Publishing Womanifesto v. 1

DISCLAIMER: Four or five years of publishing have led to the process of writing this womanifesto. In those years, we have committed the very acts that we now decry here, such as selling in big book fairs, joining literary contests, or publishing works by men. We deem this womanifesto as a work in progress, like Gantala Press. Any final version lies on the ultimate fate of women in the future.

1. We are a Filipina feminist literary collective that seeks to decolonize, reclaim, and own the word “feminist.” We do this by redefining the term according to the socio-political-cultural-economic needs and conditions of the country today. We study by learning from and alongside women in communities; drawing from the wisdom of Filipina warriors, writers, and artists in history; and seeking interrelationships with the international women’s movement.

2. We find it necessary and inevitable to ground our work and vision in the struggle of peasants and workers. We continue to learn from the masses, especially women peasants and laborers, who steadfastly stand against violence, exploitation, and oppression. Our solidarity work is embedded in the struggle for genuine agrarian reform and national sovereignty.

3. We publish women’s writings and use women’s art in our books. The works of women peasants, laborers, and indigenous women shall be published before those of professional women or “women writers.” Single-authored works by women may be published provided that these also speak for oppressed and silenced communities.

4. We do not seek (nor are offered) the support of large institutions such as corporations, some government bureaus, or funding agencies. We do this to be free of the obligation to serve conflicting interests. We make do with very limited resources, resources that we have gained with our own labor or generously contributed by friends and allies.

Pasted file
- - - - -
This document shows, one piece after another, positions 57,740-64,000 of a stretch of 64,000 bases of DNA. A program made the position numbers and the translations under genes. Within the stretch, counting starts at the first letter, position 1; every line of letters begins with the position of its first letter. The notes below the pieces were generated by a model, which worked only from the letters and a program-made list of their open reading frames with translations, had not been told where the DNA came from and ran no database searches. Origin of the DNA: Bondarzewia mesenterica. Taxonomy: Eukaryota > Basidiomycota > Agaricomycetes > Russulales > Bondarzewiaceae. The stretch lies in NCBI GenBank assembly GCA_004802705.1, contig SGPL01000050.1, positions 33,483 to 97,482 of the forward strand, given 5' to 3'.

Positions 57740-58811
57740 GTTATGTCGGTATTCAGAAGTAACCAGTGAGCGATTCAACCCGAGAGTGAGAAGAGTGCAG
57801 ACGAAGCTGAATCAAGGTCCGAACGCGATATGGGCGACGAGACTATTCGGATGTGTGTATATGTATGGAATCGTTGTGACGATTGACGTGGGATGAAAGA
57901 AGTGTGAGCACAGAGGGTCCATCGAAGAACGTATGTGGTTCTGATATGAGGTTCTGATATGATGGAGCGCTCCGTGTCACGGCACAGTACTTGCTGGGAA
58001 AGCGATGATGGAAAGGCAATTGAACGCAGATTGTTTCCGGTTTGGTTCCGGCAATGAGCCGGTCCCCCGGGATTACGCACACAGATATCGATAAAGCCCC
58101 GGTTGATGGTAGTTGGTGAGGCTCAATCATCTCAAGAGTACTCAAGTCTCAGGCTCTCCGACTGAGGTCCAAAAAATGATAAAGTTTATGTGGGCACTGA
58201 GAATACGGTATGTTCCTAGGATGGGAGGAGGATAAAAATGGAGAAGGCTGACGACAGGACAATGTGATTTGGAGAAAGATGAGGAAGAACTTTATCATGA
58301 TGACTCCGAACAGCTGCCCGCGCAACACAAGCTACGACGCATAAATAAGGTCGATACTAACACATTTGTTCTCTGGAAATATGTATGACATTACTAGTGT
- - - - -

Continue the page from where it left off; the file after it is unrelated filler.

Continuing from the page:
5. We believe that the professionalization of writing further alienates the people from this supposedly creative, empowering act. Professional writing only serves capitalist endeavors. We believe that writing is for/by everyone, not just for/by those who studied it nor those who could make money out of it. As long as someone has written something, even if it is a graffiti or a Facebook post, she has already produced a text. She has, therefore, written. Our concerns and duty are beyond the question of whether she is a Writer or not.

6. We believe that a woman is the expert of her own story. We do as little editing as possible of our contributors’ works, especially works that are not by women who have had the privilege of going to school. We are happy to publish writings by women in communities in the original vernacular, rather than translate these.

7. We work with texts, not with Literature. “Literature” has always been defined by literary institutions including the academe or the market-driven publishing industry itself. Texts have been produced much longer than literature has been produced. Texts will remain even after literature is dead. This is because texts can be written — and read — anywhere.

8. We are suspicious of any kind of institutional validation. We have joined only two contests before, not for the prestige, but with the hope that we could use the prize money to make more books. We will probably not join any literary contests again, perhaps until the awards are bestowed by judges other than the usual men (and women).

9. We cannot afford to give out complimentary copies for review by literary tastemakers. Almost all of the published reviews of our books were unsolicited, and based on copies that the reviewers bought themselves, in support of the press. Blurbs do not have any value to us unless they are given by nameless readers or even “non-readers.”

10. We take pains to avoid enabling capitalistic institutions and perpetuating institutional oppression. For example, we would never pay an exorbitant fee to participate in book fairs that are being held in commercial spaces, especially spaces owned by corporations that are involved in labor disputes, or had displaced communities and driven the local bookstores (and other small ventures) out of business. We prefer to sell our books directly in small press expos and Sunday markets, or in local bookstores that, like us, struggle to survive in this economy.

11. We are completely and utterly non-profit. We always try to keep our prices the lowest possible. When pricing, we only make sure that the printing cost and some expenses are covered. We donate the rest of our sales to causes or to the communities from whom the books are drawn.

12. We believe in the democratic potential and capacity of collective writing. We see individual bylines and individual prestige as valueless and lost in the power of collective action. We strive to provide a platform for the people to speak. We are of the people.

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